Osaka, Japan - Beams of charged particles such as protons are used to answer fundamental physics questions and have practical applications in both cancer therapy and fusion power. One way of generating the charged particles for such beams was by directing powerful lasers at metal foils thinner than a human hair. The metal then releases charged particles. Current processes use foils 100 times thinner than a human hair--in this way high-intensity laser light can drive the electrons it hits to near light speeds.
Researchers have thus far used only very short bursts of laser light, each lasting a mere picosecond. When using the pulses, they try to minimize the amount of background light to create sharp (i.e., high contrast) pulses of light. The aim is to increase the energy of the charged particles and achieve beams in which the particles all have very similar energies. Higher energy beams in which the energy of each particle is known exactly are more useful, both in research and for medicine. Although pulsed lasers have shown promise in this area, until recently, the effect of sharp laser pulses longer than one picosecond were unknown.
Now, a Japan-based research team centered at Osaka University has carried out a more detailed study on the use of such laser pulses. They used sharp, ultra-short pulses of laser light from the Laser for Fast Ignition Experiments (LFEX) at Osaka University. LFEX is one of the world's most powerful lasers. The team's study was recently published in the Nature journal Scientific Reports.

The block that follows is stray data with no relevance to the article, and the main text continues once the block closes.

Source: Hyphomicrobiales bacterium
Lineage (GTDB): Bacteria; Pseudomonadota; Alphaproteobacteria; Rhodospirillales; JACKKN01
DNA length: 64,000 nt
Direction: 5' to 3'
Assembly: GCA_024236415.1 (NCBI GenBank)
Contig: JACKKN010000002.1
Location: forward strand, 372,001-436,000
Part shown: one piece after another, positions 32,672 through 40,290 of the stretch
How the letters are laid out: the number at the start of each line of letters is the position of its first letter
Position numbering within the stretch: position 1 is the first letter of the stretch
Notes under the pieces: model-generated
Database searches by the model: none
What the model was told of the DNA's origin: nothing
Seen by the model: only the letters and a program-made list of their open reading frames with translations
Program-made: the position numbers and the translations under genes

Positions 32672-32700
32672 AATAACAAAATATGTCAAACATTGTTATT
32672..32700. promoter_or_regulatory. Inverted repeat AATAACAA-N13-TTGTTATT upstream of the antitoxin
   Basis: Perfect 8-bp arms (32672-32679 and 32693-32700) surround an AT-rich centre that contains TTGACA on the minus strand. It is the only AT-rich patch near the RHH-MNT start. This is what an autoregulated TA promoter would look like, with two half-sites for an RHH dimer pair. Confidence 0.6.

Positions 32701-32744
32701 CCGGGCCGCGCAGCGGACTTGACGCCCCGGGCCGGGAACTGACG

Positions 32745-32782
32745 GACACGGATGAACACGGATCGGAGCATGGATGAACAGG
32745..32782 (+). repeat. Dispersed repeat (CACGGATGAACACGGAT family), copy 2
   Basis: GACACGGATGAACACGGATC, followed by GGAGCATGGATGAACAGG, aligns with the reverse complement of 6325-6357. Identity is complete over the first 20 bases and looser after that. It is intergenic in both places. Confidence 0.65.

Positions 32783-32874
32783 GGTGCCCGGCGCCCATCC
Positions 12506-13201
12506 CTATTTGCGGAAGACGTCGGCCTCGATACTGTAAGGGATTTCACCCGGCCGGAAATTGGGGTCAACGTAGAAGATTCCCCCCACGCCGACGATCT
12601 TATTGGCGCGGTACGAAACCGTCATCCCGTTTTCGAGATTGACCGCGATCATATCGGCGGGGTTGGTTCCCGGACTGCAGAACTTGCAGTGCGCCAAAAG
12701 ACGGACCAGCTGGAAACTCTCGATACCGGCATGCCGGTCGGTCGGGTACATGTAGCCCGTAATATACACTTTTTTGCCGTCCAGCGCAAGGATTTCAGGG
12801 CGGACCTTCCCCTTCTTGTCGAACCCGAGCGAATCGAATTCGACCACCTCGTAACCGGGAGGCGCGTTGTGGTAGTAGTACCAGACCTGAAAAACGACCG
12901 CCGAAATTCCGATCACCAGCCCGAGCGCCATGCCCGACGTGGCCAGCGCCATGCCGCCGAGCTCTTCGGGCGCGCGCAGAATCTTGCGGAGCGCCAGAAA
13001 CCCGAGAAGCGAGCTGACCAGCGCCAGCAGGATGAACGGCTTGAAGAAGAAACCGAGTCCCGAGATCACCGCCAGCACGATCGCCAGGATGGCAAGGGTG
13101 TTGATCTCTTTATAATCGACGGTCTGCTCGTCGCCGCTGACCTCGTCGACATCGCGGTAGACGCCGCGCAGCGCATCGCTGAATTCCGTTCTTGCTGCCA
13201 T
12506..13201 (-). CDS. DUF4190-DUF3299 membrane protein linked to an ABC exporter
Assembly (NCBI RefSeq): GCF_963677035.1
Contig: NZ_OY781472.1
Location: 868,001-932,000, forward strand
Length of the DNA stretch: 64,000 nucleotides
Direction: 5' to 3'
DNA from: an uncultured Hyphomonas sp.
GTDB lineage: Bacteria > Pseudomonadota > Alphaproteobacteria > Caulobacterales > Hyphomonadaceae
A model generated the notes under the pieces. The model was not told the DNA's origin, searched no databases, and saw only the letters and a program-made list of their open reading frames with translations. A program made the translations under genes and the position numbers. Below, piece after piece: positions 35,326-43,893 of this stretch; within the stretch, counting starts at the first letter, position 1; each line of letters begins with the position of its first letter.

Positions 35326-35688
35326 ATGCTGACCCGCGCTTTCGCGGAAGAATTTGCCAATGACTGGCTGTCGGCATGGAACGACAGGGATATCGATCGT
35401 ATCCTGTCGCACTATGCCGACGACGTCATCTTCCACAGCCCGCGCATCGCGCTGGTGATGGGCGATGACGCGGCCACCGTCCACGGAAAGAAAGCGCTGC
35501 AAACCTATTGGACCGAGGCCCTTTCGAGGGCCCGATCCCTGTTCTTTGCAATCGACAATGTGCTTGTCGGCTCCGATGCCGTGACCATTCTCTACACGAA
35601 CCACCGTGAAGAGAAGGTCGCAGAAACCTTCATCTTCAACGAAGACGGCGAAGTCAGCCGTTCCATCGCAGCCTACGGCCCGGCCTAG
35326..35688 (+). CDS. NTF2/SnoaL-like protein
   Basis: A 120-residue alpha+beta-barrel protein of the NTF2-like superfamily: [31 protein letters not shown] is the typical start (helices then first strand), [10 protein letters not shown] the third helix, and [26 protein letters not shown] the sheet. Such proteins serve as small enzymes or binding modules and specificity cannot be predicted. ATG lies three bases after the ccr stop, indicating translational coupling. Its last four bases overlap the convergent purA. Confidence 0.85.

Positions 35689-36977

LFEX has four extremely powerful laser beams. The researchers used mirrors to focus the laser light down to a point the size of a dust particle. This light was directed at an ultra-thin piece of aluminum foil to generate a cloud of charged particles, referred to as a plasma. Each laser beam is 1018 times more intense than sunlight. Generally such intense power can only be generated for a very short period of time; a challenge underlying why sharp laser pulses longer than one picosecond had not yet been studied.
"By carefully timing the firing of the four beams it was possible for us to effectively fire each in sequence to generate longer pulses that otherwise had the same sharp features as single pulses," study coauthor Hiroshi Azechi says.
The results challenge conventional theoretical models. The researchers found that with their pulsed light, 100 times less intense laser light than previously thought is necessary to produce high-energy charged particles.
"Using multiple pulses to create one longer pulse heats up the electron plasma significantly, which is likely what causes the charged particles to achieve a higher energy at a lower laser intensity," first author Akifumi Yogo says.
Understanding how to create more efficient charged particle beams is a potential key to developing a new generation of particle beams that could advance knowledge of physics and provide better precision tools in the medical field.